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Nikander & Margriet on SharePoint

Good Software Design Practices for the French Online Poker Market

If there’s one increasingly popular form of software in play in the online space at the moment, it’s online poker software. Sadly, despite the popularity of this particular genre and its phenomenal growth in countries like France, it’s not always a guarantee that you’re going to be able to understand the games taking place at the virtual tables you’ll frequent. This isn’t because poker is difficult to grasp – It’s because some software designers aren’t always thinking objectively enough to see potential UI and usability problems before the software hits the market.

1) Be clear.

This is not an application that allows you to track the movements of a certain star across the sky – it’s online poker software. Simplicity is the name of the game when it comes to user interface design, and ensuring you give yourself enough space means having enough room for translated text appearing inside the allotted space, rather than French spilling out all over the UI, which may not please your user base.

Clear cards with obvious numbers, visible chip amounts, and of course, enough space on the table so it doesn’t feel like if the table was real you’d have nowhere to put your drink will also help. Responsive design isn’t a bad idea, either – it means your UI (for tips on it, this is worth a look) will work on a 27″ monitor or a netbook at a pinch – almost literally.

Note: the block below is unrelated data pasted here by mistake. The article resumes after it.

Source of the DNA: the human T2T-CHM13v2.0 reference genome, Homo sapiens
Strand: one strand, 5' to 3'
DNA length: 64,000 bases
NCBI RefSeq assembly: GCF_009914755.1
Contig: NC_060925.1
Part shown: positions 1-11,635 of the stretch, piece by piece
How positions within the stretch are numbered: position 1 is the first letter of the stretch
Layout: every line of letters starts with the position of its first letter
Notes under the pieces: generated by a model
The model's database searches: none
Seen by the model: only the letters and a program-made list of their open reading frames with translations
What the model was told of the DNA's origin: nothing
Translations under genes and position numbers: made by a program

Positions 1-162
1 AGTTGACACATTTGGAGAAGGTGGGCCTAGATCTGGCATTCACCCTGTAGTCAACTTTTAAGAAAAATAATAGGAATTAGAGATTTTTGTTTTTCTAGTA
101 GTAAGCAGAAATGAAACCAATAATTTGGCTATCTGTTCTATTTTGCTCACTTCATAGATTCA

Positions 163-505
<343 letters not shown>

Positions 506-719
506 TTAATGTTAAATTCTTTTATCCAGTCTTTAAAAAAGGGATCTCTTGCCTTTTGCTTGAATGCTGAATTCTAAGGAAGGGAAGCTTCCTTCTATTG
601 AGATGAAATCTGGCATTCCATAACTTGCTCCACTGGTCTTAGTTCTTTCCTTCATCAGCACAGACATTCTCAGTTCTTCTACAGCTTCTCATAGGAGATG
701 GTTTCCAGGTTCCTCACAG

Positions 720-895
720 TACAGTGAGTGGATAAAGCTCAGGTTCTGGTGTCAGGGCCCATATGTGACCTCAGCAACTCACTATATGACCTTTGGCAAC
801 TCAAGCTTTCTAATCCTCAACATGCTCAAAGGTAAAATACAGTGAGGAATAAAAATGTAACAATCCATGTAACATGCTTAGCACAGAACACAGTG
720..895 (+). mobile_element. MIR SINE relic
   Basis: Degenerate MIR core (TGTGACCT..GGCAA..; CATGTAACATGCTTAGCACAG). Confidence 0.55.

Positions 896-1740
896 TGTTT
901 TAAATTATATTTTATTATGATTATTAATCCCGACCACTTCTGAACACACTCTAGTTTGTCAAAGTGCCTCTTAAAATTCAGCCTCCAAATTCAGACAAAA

2) Be quick, be clear and think head.

Do not design slow software. While some software is powerful and complex enough to require a noticeable load time, the reason someone sits down to play around on a poker site is because they want instant gratification – poker, but without travelling to, say, the Paris poker rooms. As long as you’re thinking ahead in terms of your visual assets and how swiftly everything moves, you’ll be fine.

The thing about the French is they follow a lifestyle of enjoying art but getting things done, and you’ll find that if you learn to balance your software design principles across territories, things will go more smoothly. In the example of the French user logging onto, you’re looking at an individual just sinking into the incredible rise of poker in the country, and someone who may be new to it, and thus will need a clear GUI, as will pro players who want pure information with the minimum of interference from over-the-top animation and graphical work.

3) Don’t forget the fun.

Don’t make the software so “functional” that it then becomes almost depressing to use. It’s an online gaming platform, so remember to add colour, animation, make things visually enjoyable whilst remaining informative. Just because you’re opting for a WYSIWYG GUI doesn’t mean that you need to make everything simplistic.
The best part is you’re appealing to an audience who are finding all of this new and exciting.The rise of poker in France needs to be maintained by good poker  so if you take advantage of the trend in minimalist design and newbie-friendly GUI elements and tutorials, you’ll swiftly encounter a user base who are drawn to you because you’re the maker of software they want right now.

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